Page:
The purpose of this guidance is to provide SEAs, LEAs, and the public with information on the current state of the law concerning constitutionally protected prayer in the public schools, and thus to clarify the extent to which prayer in public schools is legally protected. This guidance also sets forth the responsibilities of SEAs and LEAs with respect to Section 9524 of the ESEA. As required by the Act, this guidance has been jointly approved by the Office of the General Counsel in the Department of Education and the Office of Legal Counsel in the Department of Justice as reflecting the current state of the law. It will be made available on the Internet through the Department of Education’s web site (www.ed.gov). The guidance will be updated on a biennial basis, beginning in September 2004, and provided to SEAs, LEAs, and the public.

OVERVIEW OF GOVERNING CONSTITUTIONAL PRINCIPLES 

The relationship between religion and government in the United States is governed by the First Amendment to the Constitution, which both prevents the government from establishing religion and protects privately initiated religious expression and activities from government interference and discrimination. [ 1 ] The First Amendment thus establishes certain limits on the conduct of public school officials as it relates to religious activity, including prayer.

The legal rules that govern the issue of constitutionally protected prayer in the public schools are similar to those that govern religious expression generally. Thus, in discussing the operation of Section 9524 of the ESEA, this guidance sometimes speaks in terms of “religious expression.” There are a variety of issues relating to religion in the public schools, however, that this guidance is not intended to address.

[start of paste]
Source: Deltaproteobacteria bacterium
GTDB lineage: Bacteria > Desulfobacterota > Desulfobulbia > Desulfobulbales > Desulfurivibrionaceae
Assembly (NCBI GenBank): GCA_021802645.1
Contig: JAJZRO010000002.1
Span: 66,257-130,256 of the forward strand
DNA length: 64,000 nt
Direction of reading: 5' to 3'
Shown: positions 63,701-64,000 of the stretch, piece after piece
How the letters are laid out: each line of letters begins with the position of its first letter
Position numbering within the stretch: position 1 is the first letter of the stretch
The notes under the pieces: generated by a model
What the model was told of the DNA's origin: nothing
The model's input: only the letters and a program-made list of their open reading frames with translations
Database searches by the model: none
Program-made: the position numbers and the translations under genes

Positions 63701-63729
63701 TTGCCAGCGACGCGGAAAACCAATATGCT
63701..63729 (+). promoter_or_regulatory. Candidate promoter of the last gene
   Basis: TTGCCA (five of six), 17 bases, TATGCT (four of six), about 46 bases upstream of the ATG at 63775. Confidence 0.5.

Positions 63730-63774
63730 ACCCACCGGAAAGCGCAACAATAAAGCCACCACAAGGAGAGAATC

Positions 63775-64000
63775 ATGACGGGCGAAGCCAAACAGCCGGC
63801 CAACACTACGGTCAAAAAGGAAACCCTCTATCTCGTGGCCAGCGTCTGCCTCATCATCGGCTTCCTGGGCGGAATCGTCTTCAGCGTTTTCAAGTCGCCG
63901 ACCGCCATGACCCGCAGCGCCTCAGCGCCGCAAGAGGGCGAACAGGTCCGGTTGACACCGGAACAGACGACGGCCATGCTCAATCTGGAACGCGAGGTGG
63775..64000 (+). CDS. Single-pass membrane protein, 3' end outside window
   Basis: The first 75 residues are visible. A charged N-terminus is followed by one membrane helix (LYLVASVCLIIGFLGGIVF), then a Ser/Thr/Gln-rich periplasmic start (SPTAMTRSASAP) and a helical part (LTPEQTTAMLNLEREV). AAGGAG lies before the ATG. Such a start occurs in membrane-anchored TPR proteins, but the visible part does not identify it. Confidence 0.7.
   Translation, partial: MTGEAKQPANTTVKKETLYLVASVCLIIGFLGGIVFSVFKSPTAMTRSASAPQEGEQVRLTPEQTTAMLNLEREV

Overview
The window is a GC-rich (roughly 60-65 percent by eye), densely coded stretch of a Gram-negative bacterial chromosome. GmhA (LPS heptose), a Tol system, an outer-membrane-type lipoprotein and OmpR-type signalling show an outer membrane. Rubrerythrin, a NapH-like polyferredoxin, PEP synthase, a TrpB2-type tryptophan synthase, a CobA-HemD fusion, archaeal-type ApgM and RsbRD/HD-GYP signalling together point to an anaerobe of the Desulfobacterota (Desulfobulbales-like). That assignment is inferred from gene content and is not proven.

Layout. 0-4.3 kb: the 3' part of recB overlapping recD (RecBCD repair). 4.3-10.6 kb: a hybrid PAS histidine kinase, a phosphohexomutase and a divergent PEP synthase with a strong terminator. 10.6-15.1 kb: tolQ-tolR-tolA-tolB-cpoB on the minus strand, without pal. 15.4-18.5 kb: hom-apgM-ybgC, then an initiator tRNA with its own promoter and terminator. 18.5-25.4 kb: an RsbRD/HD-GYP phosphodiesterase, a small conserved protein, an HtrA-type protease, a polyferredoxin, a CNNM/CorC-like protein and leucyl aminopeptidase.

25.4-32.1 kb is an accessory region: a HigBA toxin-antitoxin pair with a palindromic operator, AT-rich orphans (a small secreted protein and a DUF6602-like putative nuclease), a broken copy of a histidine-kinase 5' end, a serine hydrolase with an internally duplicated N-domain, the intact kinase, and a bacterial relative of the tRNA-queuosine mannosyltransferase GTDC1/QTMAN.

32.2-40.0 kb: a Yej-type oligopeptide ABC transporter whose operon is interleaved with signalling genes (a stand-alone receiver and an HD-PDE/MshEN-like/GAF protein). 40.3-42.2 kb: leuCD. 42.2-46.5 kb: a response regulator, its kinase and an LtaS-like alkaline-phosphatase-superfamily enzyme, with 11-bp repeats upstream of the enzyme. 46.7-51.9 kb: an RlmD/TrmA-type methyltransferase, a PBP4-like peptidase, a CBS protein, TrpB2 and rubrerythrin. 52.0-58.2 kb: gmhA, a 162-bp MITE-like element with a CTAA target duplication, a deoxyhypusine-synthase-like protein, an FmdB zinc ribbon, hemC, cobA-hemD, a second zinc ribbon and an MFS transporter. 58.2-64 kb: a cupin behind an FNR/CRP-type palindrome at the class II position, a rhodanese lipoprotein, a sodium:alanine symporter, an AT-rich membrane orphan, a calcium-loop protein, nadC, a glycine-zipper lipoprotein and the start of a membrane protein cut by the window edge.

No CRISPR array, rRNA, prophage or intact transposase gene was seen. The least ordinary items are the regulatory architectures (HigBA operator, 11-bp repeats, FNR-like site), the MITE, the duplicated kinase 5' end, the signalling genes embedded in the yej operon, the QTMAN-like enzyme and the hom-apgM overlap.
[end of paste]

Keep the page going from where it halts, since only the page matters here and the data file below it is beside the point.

The Supreme Court has repeatedly held that the First Amendment requires public school officials to be neutral in their treatment of religion, showing neither favoritism toward nor hostility against religious expression such as prayer. [ 2 ] Accordingly, the First Amendment forbids religious activity that is sponsored by the government but protects religious activity that is initiated by private individuals, and the line between government-sponsored and privately initiated religious expression is vital to a proper understanding of the First Amendment’s scope. As the Court has explained in several cases, “there is a crucial difference between government speech endorsing religion, which the Establishment Clause forbids, and private speech endorsing religion, which the Free Speech and Free Exercise Clauses protect.” [ 3 ]

The Supreme Court’s decisions over the past forty years set forth principles that distinguish impermissible governmental religious speech from the constitutionally protected private religious speech of students. For example, teachers and other public school officials may not lead their classes in prayer, devotional readings from the Bible, or other religious activities. [ 4 ] Nor may school officials attempt to persuade or compel students to participate in prayer or other religious activities. [ 5 ] Such conduct is “attributable to the State” and thus violates the Establishment Clause. [ 6 ]

Similarly, public school officials may not themselves decide that prayer should be included in school-sponsored events. In Lee v. Weisman [ 7 ], for example, the Supreme Court held that public school officials violated the Constitution in inviting a member of the clergy to deliver a prayer at a graduation ceremony. Nor may school officials grant religious speakers preferential access to public audiences, or otherwise select public speakers on a basis that favors religious speech. In Santa Fe Independent School District v. Doe [ 8 ], for example, the Court invalidated a school’s football game speaker policy on the ground that it was designed by school officials to result in pregame prayer, thus favoring religious expression over secular expression.